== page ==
In the Ming dynasty (1368–1644), Suzhou was a center of beauty, thought, and culture. Many of the period’s greatest minds eschewed civil service in favor of a life of refinement in China’s garden city, where they composed poems, wrote calligraphy, and produced paintings of great subtlety and elegance. Dotted with gardens of intricate design, crisscrossed by meandering canals, and blessed with warm weather for much of the year, Suzhou was beautiful and rich; the city became home and muse to the loose confederation of artists known to history as the “Wu School,” after the city’s ancient name.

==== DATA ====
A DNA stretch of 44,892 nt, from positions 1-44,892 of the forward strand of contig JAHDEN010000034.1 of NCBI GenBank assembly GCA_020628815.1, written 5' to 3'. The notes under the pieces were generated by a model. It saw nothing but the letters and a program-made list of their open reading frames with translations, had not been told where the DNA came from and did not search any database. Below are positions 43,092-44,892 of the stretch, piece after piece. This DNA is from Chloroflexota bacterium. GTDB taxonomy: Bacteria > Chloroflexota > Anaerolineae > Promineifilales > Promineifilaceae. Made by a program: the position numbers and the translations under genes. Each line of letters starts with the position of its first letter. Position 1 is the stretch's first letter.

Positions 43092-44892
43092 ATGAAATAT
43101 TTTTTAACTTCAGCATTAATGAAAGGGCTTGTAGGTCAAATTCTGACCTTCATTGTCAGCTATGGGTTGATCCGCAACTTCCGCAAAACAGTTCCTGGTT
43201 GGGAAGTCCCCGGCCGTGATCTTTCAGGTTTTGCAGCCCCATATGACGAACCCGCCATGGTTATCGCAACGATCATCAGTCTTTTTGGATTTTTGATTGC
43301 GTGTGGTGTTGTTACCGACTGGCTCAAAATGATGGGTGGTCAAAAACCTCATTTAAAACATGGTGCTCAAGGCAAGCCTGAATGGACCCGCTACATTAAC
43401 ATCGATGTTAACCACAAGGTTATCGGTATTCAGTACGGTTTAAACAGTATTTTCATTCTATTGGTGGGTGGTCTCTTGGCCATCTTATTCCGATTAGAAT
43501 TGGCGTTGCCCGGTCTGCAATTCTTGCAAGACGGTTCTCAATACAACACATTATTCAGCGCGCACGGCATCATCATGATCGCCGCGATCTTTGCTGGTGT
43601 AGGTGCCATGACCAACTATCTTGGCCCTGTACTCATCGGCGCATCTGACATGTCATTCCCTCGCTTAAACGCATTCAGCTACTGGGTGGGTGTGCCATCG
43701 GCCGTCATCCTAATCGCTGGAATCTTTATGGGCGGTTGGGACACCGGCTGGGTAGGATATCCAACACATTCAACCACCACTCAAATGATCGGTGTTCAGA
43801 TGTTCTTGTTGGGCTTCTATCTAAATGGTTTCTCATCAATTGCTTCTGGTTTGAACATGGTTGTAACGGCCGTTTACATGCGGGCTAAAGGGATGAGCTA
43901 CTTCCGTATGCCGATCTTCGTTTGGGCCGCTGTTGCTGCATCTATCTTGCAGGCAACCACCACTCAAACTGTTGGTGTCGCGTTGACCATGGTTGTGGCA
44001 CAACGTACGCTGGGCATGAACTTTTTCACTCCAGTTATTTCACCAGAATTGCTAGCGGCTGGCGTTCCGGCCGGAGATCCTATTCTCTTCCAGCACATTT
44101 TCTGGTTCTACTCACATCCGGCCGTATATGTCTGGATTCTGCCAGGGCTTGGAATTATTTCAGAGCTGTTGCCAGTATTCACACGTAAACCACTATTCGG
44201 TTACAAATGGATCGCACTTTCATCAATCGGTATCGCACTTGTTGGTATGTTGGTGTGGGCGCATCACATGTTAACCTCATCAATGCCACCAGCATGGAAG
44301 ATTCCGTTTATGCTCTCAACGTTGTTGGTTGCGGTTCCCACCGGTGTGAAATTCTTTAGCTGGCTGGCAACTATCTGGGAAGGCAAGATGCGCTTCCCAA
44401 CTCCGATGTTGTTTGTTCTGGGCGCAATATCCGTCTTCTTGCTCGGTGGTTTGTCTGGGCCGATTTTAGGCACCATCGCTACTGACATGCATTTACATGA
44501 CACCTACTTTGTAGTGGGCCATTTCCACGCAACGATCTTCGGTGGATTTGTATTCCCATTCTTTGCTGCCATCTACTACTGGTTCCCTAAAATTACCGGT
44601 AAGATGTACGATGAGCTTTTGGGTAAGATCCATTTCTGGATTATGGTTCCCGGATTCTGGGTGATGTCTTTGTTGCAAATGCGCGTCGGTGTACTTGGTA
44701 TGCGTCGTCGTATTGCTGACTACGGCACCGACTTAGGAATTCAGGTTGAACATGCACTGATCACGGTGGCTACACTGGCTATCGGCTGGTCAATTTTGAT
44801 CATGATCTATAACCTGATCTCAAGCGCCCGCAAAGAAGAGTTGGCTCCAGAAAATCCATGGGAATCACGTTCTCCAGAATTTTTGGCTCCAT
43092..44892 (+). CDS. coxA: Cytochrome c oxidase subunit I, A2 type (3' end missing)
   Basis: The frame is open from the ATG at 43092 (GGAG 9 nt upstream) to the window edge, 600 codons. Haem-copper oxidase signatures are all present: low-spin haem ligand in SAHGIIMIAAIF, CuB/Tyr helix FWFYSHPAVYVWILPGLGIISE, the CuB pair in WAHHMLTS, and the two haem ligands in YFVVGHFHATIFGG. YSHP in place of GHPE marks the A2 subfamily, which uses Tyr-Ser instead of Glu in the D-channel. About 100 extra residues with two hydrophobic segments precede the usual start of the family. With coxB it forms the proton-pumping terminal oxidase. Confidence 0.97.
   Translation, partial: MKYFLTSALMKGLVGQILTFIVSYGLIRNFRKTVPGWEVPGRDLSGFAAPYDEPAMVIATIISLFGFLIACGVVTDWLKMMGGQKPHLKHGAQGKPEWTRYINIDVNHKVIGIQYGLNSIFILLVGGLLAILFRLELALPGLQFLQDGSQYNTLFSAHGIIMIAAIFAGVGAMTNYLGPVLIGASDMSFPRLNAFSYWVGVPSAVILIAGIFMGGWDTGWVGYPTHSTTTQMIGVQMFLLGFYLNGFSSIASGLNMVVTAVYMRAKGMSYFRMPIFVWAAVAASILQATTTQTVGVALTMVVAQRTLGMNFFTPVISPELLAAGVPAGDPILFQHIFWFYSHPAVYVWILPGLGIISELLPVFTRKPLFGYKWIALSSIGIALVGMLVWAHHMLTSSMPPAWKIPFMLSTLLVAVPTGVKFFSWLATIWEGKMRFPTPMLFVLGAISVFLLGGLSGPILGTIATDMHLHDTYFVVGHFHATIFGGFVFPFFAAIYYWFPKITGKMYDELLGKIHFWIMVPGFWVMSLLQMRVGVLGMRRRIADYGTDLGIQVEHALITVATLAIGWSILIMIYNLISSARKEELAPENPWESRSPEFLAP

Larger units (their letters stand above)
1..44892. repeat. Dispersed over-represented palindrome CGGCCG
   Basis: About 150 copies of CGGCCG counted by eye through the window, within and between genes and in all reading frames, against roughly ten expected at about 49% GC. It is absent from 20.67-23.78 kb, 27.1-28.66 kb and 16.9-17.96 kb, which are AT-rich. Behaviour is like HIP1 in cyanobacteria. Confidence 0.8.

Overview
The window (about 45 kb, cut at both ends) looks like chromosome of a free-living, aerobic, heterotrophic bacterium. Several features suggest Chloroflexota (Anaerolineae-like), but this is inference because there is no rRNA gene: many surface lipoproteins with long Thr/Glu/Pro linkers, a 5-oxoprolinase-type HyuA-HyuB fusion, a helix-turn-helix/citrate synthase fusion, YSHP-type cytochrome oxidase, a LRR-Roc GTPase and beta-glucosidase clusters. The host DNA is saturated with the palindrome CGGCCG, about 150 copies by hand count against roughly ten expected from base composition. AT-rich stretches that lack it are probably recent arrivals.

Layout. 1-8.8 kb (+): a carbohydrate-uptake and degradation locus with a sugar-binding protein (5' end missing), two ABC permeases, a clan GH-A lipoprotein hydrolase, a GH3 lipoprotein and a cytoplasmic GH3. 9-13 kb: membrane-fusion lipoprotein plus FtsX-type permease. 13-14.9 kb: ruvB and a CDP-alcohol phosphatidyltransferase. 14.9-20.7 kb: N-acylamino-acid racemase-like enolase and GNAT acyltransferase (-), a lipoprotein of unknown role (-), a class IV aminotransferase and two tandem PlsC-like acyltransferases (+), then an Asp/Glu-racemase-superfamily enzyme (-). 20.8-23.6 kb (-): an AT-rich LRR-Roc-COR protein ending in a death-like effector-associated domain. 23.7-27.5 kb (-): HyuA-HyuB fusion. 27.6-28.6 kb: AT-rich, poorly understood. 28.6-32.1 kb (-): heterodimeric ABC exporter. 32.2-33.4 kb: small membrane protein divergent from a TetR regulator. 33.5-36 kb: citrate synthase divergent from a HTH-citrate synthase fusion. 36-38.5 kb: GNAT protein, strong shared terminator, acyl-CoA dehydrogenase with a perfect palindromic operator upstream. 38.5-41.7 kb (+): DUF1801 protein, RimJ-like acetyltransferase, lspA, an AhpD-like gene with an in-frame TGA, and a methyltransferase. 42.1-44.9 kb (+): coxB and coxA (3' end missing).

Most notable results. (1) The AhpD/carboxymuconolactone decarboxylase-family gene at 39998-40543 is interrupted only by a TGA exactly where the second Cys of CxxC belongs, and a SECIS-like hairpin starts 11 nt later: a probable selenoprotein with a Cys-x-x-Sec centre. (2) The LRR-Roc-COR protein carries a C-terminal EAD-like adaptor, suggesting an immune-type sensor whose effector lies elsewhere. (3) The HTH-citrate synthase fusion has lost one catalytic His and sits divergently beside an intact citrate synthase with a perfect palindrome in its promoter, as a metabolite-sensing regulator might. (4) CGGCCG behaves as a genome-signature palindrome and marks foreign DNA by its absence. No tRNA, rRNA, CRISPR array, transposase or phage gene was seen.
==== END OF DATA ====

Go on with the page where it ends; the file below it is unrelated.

Many types of paintings were produced in Suzhou, but certain concerns were paramount: personal expression was favored above displays of painterly skill, simplicity was preferred to showiness, and scenes that captured Suzhou’s unique local character were particularly prized. The works in this exhibition, all drawn from the MFA’s permanent collection, offer an overview of Suzhou painting and calligraphy from its period of greatest achievement—the fifteenth, sixteenth, and seventeenth centuries.
With support from the June N. and John C. Robinson Fund for Chinese Paintings in Honor of Marjorie C. Nordblom.